One major privacy issue with our increasingly digital lives comes in the form of data brokers, who gather up all the information we share with various sites, combine it, package it into “insights” about our consumer behavior and sell it to the highest bidder. As the template for the NSA’s PRISM, it’s kind of a big deal, yet it seems to bore the bejesus out of most readers. Until now.
Credit-reporting and data-brokering company Equifax has acquired Palo Alto-based TrustedID, which protects users’ financial information online, the company said today.
Data brokering has emerged as a powerful and controversial industry, but it remains one that most of us know very little about. An infographic from Privacy Choice endeavors to change that.
The Federal Trade Commission has warned ten data broker companies that their practices may violate the Fair Credit Reporting Act after a secret-shopping operation revealed that the companies were willing to sell consumer data without verifying consumer identities as required by law.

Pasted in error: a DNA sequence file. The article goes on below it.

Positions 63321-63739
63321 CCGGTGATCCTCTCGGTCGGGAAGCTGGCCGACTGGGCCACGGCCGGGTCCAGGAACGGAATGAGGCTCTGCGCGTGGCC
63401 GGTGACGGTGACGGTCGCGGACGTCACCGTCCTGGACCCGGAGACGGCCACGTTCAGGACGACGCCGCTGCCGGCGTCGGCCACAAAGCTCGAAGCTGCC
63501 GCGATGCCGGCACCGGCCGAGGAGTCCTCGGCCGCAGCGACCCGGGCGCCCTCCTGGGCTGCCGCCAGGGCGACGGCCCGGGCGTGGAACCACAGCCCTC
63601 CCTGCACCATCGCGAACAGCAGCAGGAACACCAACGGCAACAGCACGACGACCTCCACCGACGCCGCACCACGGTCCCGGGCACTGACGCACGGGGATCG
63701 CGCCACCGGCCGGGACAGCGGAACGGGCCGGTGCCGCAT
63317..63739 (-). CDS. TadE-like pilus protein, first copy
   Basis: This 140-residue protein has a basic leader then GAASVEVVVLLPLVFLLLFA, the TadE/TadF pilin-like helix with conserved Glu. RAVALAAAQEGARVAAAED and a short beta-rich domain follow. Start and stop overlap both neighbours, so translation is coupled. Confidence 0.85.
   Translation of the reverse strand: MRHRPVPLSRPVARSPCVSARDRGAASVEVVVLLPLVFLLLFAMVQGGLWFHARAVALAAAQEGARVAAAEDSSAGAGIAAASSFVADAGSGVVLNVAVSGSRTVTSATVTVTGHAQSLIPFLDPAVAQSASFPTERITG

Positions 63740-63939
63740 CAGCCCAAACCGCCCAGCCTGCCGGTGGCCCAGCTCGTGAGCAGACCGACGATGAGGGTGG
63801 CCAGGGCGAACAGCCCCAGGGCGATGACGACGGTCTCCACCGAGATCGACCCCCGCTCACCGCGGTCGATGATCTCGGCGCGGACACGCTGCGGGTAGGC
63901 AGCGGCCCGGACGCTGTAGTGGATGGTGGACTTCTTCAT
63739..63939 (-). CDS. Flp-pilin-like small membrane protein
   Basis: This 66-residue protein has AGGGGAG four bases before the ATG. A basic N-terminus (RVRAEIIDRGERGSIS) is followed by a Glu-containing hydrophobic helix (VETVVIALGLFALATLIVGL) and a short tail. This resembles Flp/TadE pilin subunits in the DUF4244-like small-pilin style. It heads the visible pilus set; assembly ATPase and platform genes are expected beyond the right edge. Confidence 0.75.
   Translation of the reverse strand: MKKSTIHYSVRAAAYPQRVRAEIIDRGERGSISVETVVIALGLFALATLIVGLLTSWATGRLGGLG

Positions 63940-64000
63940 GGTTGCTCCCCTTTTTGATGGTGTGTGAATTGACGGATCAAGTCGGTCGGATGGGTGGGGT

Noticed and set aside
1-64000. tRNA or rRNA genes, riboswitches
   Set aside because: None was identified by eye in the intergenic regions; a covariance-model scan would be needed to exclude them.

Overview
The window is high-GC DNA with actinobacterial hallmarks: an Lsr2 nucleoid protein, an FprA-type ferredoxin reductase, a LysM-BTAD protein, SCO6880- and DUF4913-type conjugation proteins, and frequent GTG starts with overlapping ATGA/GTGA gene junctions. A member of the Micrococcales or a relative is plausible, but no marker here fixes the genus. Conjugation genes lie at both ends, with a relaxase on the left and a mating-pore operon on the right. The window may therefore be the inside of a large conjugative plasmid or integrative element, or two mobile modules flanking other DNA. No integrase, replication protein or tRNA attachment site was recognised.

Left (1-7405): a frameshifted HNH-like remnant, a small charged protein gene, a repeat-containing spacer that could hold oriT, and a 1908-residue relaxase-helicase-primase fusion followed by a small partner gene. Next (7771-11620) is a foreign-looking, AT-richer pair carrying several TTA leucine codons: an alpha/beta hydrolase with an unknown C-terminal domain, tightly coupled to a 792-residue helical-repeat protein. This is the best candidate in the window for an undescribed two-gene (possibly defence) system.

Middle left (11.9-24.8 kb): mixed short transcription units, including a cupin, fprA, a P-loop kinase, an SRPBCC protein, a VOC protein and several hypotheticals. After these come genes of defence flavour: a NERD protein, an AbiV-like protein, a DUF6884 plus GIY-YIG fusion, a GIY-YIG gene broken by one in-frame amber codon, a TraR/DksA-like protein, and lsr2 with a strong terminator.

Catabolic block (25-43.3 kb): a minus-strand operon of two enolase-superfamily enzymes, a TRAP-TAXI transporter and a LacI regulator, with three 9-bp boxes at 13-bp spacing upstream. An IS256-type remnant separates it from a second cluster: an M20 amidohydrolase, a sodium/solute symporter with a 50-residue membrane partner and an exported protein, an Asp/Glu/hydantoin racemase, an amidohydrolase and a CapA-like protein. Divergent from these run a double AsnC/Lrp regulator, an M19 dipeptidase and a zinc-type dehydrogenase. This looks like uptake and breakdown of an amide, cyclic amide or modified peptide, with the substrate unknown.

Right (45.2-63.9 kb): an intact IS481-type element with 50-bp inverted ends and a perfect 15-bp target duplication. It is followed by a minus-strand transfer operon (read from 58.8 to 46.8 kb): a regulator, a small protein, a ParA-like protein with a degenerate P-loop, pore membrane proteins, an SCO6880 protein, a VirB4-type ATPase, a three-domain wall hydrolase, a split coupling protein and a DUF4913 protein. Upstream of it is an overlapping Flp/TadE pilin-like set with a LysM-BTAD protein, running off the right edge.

Facebook’s move to allow marketers to import consumer lists obtained through data broker companies, announced today, met with substantial concern from privacy advocates.
Facebook will expand its Custom Audiences program to allow marketers to target users based on data they’ve acquired from data brokers, according to a report in AdAge that cites sources involved in the decision-making process.
The Federal Trade Commission today furthered its inquiry into data brokers, or companies that develop and trade data about consumers, sending letters to several major firms today asking them to explain how they obtain consumer data and how they are accountable to the consumers whose profiles they peddle.
The Congressional Bi-Parisan Privacy Caucus today released letters from nine major data brokers in the U.S., shedding light on the practices of an industry that has received little scrutiny.
A study released Monday by TrustedID found that 80 percent of respondents did not have a clear idea of how their consumer data is collected and managed by data brokers. Eighty percent also thought there should be a centralized online location where consumers could manage the information data brokers gather about them. No such site currently exists. Three-quarters thought they should be informed of the data collected about them.